I believe that we cannot deprive ourselves of joy, even when it feels shallow against the backdrop of so much suffering. 

I believe our joy fuels us to help others. 

What do YOU think? What is YOUR experience? 

Thank you for being here. Side by side. Holding hands.

Seek celebration — even in the dark corners,

xo Sherry

LoveGram: Love as Fuel

Hello beautiful friend,

I am thinking of you and sending love.

As I’m writing this to you, we’re continuing to receive heartbreaking news from Ukraine. It can be so hard to hold all the emotions that arise during times like this when we know that so many people are living with violence and fear.

The truth is, as we know, that we live on a planet where there is always so much suffering.

We live in a world of paradox — there is so much beauty, goodness, and love. And there is so much violence, hatred, and fear.

How do we navigate all of it? How do we balance taking care of ourselves, our families, our friends, our communities, and the wider world-community? 

When I wrote to you on Friday I shared with you that I thought a long time before sending out my email. I walked. I meditated. I waited. I considered. I took a long pause.

Then, I shared with you what seemed true to me. I want to share it again, here, not only for those of you who missed it, but because part of my LoveGram today is about the value of repetition. One of the ways we anchor in reflections and insights is to repeat them to ourselves.

I think all too often, we want shiny new everythings — and we forget that it can be extraordinarily helpful to take the time to revisit something over and over so it becomes part of us, not just a fleeting fancy.

***

In a world full of bombs and killings, how can we even think about anything else? How can we consider celebration?

After much thought, I came to the same conclusion I always do, which is that in the face of violence, grief, and hatred, LOVE can be medicine.

LOVE can make us generous. LOVE can fortify us so we can be there for others. LOVE can give us strength to take right action, whatever that looks like for each of us.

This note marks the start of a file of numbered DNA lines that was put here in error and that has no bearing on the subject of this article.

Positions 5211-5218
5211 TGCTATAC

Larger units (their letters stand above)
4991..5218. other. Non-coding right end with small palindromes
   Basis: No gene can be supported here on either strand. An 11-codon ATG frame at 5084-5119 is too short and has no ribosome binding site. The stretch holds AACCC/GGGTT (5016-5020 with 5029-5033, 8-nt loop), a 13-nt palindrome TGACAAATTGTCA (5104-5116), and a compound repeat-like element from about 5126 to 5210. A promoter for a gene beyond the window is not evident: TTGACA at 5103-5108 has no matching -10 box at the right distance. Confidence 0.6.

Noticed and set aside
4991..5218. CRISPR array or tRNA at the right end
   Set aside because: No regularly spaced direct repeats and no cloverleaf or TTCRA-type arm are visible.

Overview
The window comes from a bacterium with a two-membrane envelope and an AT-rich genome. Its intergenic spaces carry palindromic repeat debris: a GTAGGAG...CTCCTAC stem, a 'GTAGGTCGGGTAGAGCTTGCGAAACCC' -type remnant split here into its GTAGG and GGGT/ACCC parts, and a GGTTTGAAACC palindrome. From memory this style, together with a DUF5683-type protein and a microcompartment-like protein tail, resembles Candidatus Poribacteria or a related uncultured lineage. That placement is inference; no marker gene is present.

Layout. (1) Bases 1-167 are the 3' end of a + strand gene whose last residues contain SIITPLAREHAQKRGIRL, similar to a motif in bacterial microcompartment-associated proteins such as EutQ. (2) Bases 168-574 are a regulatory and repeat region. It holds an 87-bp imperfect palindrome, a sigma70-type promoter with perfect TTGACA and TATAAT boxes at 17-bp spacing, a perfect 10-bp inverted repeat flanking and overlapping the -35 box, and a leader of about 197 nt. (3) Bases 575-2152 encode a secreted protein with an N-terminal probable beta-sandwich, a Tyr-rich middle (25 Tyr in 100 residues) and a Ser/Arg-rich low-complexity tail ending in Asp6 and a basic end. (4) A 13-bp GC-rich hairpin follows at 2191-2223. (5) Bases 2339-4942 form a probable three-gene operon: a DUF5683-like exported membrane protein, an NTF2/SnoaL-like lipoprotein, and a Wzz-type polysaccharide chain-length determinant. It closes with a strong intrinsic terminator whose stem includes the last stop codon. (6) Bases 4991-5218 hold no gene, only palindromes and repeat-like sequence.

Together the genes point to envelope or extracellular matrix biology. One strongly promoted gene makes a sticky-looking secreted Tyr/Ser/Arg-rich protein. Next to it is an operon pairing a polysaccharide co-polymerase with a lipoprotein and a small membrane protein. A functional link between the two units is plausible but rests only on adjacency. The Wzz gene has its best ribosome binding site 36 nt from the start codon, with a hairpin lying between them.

When heartbreaking things are happening in the world, they can be a reminder to us to live our love out loud even more.

I really believe that if we allow ourselves to feel love, appreciation, and celebration — no matter what — we remind ourselves of our humanity and we can find the strength to support our worldwide community in previously unexpected or unseen ways. 

LOVE can open us to new frontiers of generosity. Let’s go there, together.

The world needs us.

 

**

You’ll hear this theme echoed in my audio LoveGram today.

You’ll also hear some of my writing from this past week — a piece that speaks to directly to the question of “Who am I to feel such joy and love in the midst of so much suffering?”

(To listen to the audio, just click over to this page, scroll down, and hit “play” on the audio player.)

 

***

My dear friend, I know that the past two years have been filled with grief, loss, loneliness, and disappointment.

I understand.

I also know that this is exactly why we all must fortify ourselves. We must inhale all of the love, appreciation, beauty, and joy that we can.

The more we lift our own spirits and create energy, the more we have to give to people around the world who are suffering.

I’m here for you.

***

I see your generous heart.

I see the love you have ready to give in so many ways.

Now is the time to take any step that feels right to give your light, your time, your money, your support, your heart.

Don’t hold back. Be generous with yourself, your loved ones, and the beautiful strangers of the world.

Seek celebration — even in dark corners,

xo Sherry